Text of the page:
Who isn’t “pro-life?”
Really. Let’s take a look at that. I don’t know many people who are not pro-life. We like life. Some of us even love it. The closer we get to the end of it, the more we seem to treasure it. Isn’t everybody “pro-life?” I don’t understand why so many Christians consider being “pro-life” a justification for how they choose who represents them in government. They seem willing to forgive any number of other sins like adultery, lying, and cheating if someone promises to select a “pro-life” judge. They are willing to ignore racist and sexist comments, put up with cyber bullying, and endorse crime and corruption on the highest levels, if they get a little something in return. God tells us all sins are equally horrible, “for all have sinned and fall short of the glory of God,” yet a portion of humanity has decided that isn’t so. Because, after all, life trumps everything else.
If only that were so.
I wish being “pro-life” was exactly what it sounded like – someone who cares about LIFE! In all its glory. Because that sounds pretty Christian to me. Pro-life. What a wonderful way to live. But even in this, certain Christians are showing their hypocrisy. I’m going to quote now from an article I read about four years ago, but it seems even more appropriate now.
“You see, it’s not that you’re really pro-life… I can tell by how often your heavy burden for the sanctity of life evaporates upon delivery. In so many cases this compassion really has a nine-month expiration date, as if life begins at conception but ends upon leaving the birth canal. The completion of that third trimester is actually the shelf life of your passionate regard for much of the living.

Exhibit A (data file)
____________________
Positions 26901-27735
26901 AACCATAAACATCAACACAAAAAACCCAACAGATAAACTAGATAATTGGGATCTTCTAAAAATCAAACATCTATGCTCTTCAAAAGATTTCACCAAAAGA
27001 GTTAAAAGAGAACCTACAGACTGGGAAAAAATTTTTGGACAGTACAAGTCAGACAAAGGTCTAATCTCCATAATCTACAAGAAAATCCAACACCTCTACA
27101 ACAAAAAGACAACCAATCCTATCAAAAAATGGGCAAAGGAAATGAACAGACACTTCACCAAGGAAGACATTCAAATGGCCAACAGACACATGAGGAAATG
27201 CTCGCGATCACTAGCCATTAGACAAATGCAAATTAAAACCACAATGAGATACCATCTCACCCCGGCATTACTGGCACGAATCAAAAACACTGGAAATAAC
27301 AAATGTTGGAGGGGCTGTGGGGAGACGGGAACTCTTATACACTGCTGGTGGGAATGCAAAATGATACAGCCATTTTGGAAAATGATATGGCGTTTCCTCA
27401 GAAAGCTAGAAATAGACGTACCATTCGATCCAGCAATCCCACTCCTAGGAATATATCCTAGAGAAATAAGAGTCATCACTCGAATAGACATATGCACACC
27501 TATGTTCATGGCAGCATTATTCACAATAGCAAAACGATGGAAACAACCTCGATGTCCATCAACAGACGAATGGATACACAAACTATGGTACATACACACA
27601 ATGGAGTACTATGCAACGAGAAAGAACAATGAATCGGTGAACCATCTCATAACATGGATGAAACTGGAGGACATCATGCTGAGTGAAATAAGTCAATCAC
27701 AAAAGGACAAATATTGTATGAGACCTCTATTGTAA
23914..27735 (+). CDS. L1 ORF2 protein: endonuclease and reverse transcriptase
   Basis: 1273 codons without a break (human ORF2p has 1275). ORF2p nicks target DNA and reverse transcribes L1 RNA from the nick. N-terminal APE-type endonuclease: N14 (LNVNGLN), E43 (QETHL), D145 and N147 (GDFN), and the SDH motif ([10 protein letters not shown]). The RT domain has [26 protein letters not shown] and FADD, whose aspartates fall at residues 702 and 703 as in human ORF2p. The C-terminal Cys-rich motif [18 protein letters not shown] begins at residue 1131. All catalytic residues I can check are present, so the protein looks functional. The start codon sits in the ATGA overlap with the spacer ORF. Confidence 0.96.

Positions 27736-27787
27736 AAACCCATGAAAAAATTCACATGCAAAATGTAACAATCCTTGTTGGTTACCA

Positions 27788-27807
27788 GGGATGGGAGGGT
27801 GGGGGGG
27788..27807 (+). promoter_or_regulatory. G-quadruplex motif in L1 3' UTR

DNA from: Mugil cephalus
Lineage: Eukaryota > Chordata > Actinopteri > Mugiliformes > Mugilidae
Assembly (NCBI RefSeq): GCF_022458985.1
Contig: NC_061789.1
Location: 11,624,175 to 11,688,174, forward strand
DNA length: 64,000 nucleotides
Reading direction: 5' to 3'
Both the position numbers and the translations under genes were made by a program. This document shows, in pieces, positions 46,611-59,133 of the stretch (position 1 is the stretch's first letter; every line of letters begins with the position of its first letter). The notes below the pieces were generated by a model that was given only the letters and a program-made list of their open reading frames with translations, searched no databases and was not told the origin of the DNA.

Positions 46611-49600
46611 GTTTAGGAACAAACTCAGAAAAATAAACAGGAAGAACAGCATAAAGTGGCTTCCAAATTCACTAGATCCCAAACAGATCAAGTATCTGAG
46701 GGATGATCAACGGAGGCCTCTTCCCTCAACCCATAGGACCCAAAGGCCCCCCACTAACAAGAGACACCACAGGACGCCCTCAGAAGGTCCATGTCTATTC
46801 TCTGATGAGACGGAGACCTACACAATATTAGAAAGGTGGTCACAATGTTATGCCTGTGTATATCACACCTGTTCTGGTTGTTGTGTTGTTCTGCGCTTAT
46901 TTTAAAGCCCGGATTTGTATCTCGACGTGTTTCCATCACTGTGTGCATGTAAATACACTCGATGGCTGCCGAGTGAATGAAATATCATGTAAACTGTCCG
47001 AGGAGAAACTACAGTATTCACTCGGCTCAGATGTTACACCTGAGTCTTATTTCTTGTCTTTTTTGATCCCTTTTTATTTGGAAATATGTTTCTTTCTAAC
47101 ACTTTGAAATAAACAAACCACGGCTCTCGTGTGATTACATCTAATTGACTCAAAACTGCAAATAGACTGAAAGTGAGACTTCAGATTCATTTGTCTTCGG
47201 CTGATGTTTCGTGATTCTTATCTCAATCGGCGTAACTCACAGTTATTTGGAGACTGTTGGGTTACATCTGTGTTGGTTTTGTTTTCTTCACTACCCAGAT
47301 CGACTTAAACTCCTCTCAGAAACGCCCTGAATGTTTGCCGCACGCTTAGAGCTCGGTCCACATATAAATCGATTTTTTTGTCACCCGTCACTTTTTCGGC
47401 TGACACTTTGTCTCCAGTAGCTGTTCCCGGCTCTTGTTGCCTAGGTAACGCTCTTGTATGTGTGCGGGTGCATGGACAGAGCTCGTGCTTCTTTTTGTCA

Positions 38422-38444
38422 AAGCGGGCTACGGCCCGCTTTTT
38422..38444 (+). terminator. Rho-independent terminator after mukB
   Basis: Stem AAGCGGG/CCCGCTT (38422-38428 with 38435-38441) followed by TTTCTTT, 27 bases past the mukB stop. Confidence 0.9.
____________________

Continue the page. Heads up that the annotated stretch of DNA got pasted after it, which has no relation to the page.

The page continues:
Because if that life you say you so treasure, one day converts to Islam, you label it dangerous, you see it as a threat, you applaud suggestions of its expulsion, you deny it open worship.
If that life eventually comes out as LGBTQ, you condemn its soul, harass it in your workplace and church, try to prevent its marriage, tell it where and when it can use a public bathroom. You bully it and drive it to suicide.
If that life has brown skin and wears baggy pants and gets gunned down during a traffic stop, you not only have little grief over its loss, but readily blame it for its own execution.
If that life is strapped to a prison gurney and pumped full of drugs that will cease its lungs from expanding while its terrified mind comprehends it all, you celebrate the occasion as justice being served — after a last meal you resent having to pay for.
If that life has to endure its formative years in overcrowded, grossly underfunded public schools, you tell it to “pull itself up by its own bootstraps,” while nestled in the cloistered, privileged gated community of a Suburbia where bootstraps come with a birth certificate.
If that life has working parents who can’t make a living wage, you label it a lazy, unproductive drain on society always looking for handouts and trying to work the system to its advantage.”
Life needs to have more meaning than that.